This is part of my series of possible Top 100 movies that appear in my "Video Hound's War Movies" guidebook that received 4 "bones". Is it worthy of viewing even though it has subtitles?
The director is the acclaimed Akiro Kurosawa, who also made "Seven Samurai". It is based on two stories by Dashiell Hammett. Although not a true story, it is set in 1860 during the period after the fall of the Tokugawa Dynasty in Japan. The samurai were unemployed now that their royal employers were no longer in power. Many became "ronin" which were warriors who wandered around selling their services. "Yojimbo" means "bodyguard".
The movie opens with a ronin named Sanjuro (meaning "Mulberry Bush") tossing a stick in the air and then heading in the direction that it points to. He enters a town which is seemingly deserted. He realizes this is his kind of place when a dog walks by with a severed hand in its mouth!
The town is divided between two gangs of "gamblers" (subtitle translation error?) which are led by loathsome brothers. Sanjuro befriends an innkeeper and decides to play the two sides against each other. He proves his prowess by quickly dispatching three villains. He is good. The film moves back and forth as he schemes with each faction. The dynamics change when the son of one of the gambler-leaders returns to town sporting a revolver. He is a psycho named Unosoke. The firearm symbolizes the omenous future for the sword-wielding samurai.
Sanjuro gets captured and tortured after aiding a woman who was a sex slave to Unosoke. He kills six guards in a bloodless, but violent scene and reunites her with her family. It seems Sanjuro has a heart of gold and is one tough dude. He survives the torturing and of course gets his revenge.
It was remade as "A Fistful of Dollars" and if you have seen that Clint Eastwood movie, you definitely should see "Yojimbo". It is fascinating to see the parallels - especially the final showdown. I kept trying to see if Sanjuro had a iron plate under his kimono. I have to admit that I prefer Leone's movie. And by the way, "Yojimbo" is much more in the western genre than the war movie genre (mysterious stranger comes to town, dusty streets, townspeople hiding indoors, showdowns, etc.) . For this reason, I will not be considering it for entry into my Top 100.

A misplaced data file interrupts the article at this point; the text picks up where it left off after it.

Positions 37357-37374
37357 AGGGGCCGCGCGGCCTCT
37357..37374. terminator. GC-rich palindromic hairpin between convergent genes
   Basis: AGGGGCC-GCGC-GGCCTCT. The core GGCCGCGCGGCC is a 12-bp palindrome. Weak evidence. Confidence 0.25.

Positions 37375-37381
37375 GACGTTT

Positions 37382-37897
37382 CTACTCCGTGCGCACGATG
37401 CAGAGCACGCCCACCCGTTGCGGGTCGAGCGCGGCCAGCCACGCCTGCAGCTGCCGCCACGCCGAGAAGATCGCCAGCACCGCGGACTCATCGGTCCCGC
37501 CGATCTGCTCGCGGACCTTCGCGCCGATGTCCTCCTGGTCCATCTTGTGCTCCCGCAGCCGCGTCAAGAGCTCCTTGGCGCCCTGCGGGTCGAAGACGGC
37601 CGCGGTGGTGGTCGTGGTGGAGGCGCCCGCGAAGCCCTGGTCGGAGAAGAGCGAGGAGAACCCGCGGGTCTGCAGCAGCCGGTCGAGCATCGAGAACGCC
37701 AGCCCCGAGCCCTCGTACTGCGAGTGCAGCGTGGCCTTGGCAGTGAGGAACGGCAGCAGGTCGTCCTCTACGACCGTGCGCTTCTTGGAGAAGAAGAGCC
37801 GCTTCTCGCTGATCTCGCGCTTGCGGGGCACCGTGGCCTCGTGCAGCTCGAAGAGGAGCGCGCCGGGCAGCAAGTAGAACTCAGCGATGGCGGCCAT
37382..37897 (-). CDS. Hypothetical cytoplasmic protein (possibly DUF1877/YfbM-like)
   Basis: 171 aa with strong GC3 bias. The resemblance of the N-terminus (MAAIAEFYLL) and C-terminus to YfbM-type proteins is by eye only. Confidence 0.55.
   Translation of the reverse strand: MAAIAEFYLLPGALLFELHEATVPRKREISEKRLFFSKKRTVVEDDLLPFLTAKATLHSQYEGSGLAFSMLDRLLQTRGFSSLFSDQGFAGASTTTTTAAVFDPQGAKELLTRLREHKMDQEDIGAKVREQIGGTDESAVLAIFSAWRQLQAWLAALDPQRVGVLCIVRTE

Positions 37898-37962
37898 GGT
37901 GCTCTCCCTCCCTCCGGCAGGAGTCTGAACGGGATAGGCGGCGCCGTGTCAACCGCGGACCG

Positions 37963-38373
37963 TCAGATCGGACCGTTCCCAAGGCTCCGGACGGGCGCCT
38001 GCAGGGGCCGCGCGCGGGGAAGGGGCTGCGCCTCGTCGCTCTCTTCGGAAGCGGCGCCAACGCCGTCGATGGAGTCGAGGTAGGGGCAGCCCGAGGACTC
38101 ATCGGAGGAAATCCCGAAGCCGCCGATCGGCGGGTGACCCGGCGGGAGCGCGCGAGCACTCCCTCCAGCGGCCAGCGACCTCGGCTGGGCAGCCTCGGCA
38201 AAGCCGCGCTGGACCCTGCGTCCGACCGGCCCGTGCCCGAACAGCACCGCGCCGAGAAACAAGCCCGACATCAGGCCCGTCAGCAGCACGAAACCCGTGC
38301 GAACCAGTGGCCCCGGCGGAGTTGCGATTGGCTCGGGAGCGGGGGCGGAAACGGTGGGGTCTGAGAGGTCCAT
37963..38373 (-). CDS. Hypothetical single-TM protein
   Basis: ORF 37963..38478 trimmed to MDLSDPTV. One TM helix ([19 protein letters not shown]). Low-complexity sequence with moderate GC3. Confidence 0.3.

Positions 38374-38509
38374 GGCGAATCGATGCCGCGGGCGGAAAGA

I recommend this movie. Sanjuro is one cool dude. Toshiro Mifune (one of my favorites) does a great job as the anti-hero. Kurosawa is his usual brilliant self. Lots of stationary, wide screen shots. Interesting characters, if a bit clownish. The humor is cartoonish and a little out of place. It is a good history lesson about a Japan in transition and a warior class growing obsolete.
I am not sure I watched this. I have seen many of Kurosawa's movies but think not this one. I still got Ran to watch and Kagemusha to rewatch. I might try this one at a later date. I would probably like it. Comparing it to a western seems to make sense. Did he really base this movie directly on the Hammett novel? I thought there is a film noir based on Hammett's novel, The Glass Key, that is said to be Kurosawa's source. Be it as it may, your review puts me in the mood to read some Hammett.ReplyDelete
Here is what my research has determined. Kurosawa told an interviwer that he based the movie on a film noir titled "The Glass Key" which is based on the Hammett novel. Some critics claim it is more obviously based on the Hammett novel "Red Harvest". Based on the plot summaries, it appears to me to be closer to "Red Harvest", but the torture scene is clearly from "The Glass Key". Read "Red Harvest" - it is considered the better of the two. My review of "Ran" is coming up in about a month.ReplyDelete
Thanks for the research. I'm postponing watching Ran as it is so long.ReplyDelete
this is one that keeps slipping under my radar. I have only seen Seven Samauri which seems to play alot more often. I have read Red Harvest and the description does sound alot like it. Theres also a short story by Hammett called Nightmare Town i believe. Love Hammett.ReplyDelete
Another entertaining movie obviously inspired by Hammett and prob Yojimbo as well is Walter Hill's Last Man Standing with Bruce Willis and Christopher Walkin. Updated to the depression era. A little underrated that one.
Theres even a very long running comic about a wandering Yojimbo style rabbit called Usagi Yojimbo which is very obviously a tribute to the character in the movie.